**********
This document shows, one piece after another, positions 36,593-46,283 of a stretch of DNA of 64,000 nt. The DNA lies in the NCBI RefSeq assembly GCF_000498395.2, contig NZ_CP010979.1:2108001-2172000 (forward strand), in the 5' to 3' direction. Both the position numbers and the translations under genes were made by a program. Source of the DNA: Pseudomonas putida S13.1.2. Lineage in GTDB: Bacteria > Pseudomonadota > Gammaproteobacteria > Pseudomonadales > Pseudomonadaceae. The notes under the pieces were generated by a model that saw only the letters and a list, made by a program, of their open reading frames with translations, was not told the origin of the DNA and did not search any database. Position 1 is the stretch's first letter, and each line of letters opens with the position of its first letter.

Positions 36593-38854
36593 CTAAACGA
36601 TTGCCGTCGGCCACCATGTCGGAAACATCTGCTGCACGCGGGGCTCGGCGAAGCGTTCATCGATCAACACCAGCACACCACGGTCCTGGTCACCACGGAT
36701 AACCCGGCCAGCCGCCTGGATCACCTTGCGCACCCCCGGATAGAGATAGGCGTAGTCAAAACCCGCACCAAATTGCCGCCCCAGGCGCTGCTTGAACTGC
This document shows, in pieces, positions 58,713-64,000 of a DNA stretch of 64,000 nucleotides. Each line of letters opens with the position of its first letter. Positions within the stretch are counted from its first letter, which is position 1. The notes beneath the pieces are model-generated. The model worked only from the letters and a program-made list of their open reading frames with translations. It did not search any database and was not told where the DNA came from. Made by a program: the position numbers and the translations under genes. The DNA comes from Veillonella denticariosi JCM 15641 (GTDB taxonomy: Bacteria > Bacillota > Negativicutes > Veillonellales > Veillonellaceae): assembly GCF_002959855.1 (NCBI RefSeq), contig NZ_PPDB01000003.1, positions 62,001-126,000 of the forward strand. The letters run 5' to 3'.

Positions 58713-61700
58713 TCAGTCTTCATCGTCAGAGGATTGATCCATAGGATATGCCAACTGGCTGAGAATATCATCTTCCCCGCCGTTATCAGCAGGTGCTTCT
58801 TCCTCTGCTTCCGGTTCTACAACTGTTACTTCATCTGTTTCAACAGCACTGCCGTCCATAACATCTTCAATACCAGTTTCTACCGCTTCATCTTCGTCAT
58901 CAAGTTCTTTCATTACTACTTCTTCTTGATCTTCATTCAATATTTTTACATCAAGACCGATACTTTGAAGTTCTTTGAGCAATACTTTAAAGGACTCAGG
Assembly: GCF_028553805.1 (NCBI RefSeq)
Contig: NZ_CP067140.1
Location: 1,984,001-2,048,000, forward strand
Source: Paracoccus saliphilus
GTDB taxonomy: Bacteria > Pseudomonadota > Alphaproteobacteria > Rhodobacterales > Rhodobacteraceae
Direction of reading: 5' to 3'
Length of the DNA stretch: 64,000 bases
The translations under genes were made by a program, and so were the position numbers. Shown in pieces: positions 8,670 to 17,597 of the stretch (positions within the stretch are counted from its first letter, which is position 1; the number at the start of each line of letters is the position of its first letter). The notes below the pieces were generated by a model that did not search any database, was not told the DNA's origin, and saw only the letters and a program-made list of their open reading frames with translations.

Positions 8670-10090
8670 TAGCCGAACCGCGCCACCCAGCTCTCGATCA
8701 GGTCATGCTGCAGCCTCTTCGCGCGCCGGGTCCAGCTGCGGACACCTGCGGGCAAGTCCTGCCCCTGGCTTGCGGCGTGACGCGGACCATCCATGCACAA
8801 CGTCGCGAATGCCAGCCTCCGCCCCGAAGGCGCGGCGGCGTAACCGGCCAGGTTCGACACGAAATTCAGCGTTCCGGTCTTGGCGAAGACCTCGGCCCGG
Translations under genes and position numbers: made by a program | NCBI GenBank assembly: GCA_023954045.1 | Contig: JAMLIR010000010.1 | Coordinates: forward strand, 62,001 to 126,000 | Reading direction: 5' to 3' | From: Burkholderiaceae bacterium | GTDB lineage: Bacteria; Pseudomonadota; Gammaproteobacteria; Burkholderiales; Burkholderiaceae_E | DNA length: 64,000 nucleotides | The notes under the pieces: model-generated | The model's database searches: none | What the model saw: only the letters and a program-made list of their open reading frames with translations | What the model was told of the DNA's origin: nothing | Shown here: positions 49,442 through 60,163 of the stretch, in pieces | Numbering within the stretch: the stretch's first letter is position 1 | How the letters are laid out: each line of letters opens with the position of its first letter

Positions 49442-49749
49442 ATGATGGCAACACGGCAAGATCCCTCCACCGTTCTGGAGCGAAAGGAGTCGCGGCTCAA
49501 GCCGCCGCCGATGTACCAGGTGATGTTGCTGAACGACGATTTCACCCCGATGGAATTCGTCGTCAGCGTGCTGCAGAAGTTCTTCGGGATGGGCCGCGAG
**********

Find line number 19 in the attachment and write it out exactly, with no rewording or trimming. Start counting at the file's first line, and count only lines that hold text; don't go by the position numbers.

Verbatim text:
Positions 8670-10090